Toowoomba teen calls passport cancellation 'a joke'
TOOWOOMBA teenager Oliver Bridgman has spoken out for the first time since his passport was cancelled and a warrant issued for his arrest.
Mr Bridgman, 19, told a Sydney-based Muslim community internet channel he had been strictly doing humanitarian work since he arrived in Syria almost a year ago.
The Australian Federal police issued the arrest warrant earlier this month and the Department of Foreign Affairs and Trade cancelled his passport stating that if he continued to hold a passport he "would be likely to engage in conduct that might prejudice the security of Australian or a foreign country".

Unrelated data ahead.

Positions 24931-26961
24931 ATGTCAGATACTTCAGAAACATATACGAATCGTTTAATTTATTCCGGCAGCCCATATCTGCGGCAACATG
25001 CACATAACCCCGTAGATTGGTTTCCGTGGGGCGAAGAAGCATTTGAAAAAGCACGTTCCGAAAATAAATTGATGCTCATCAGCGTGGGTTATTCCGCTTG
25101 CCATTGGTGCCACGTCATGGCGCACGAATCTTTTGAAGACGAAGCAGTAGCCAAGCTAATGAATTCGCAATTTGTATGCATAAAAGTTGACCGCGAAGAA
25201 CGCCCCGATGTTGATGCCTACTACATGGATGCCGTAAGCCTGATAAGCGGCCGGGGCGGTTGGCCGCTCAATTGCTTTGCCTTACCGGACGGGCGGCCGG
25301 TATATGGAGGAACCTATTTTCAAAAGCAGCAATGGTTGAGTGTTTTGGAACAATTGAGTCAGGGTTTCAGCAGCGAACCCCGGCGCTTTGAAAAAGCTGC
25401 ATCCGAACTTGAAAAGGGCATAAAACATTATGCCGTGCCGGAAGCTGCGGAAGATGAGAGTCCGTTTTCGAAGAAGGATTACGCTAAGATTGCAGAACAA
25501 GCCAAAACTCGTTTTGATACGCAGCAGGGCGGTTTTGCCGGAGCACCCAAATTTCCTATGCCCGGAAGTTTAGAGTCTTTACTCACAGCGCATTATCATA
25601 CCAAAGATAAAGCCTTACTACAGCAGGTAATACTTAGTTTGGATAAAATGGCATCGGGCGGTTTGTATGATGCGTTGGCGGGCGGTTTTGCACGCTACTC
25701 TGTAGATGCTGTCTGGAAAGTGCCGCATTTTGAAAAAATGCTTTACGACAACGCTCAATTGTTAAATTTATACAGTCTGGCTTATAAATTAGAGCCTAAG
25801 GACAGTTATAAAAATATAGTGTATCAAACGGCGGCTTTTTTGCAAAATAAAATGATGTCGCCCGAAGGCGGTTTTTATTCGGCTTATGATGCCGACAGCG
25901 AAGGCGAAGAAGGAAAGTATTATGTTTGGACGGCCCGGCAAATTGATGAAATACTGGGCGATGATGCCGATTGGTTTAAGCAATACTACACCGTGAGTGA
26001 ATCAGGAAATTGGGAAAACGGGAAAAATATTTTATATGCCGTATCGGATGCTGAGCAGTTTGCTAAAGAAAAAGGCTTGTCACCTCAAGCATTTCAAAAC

Mr Bridgeman said the reasons why his passport was cancelled were "kind of a big joke" and it was not true he would participate in political violence.
"When I was planning to return home I was prepared to negotiate with the Australian Government 100% and cooperate fully," he said.
"I knew that when I arrived home, I would be fully questioned as I was warned about this and I was 100% fully ready to accept this."
Mr Bridgeman said he felt betrayed by the Australia Government and believed there was a double standard, using the example of Queensland man Ashley Dyball who was allowed to return home after fighting against the Islamic State group in Syria.
"I think they've painted every Muslim here that's come to Syria with all the same brush, that we're all terrorists, when that is quite frankly not the case," he said.
Mr Bridgeman's lawyer Alex Jones has repeatedly state there was no evidence his client had committed any offences and has lodged an appeal against the department's decision.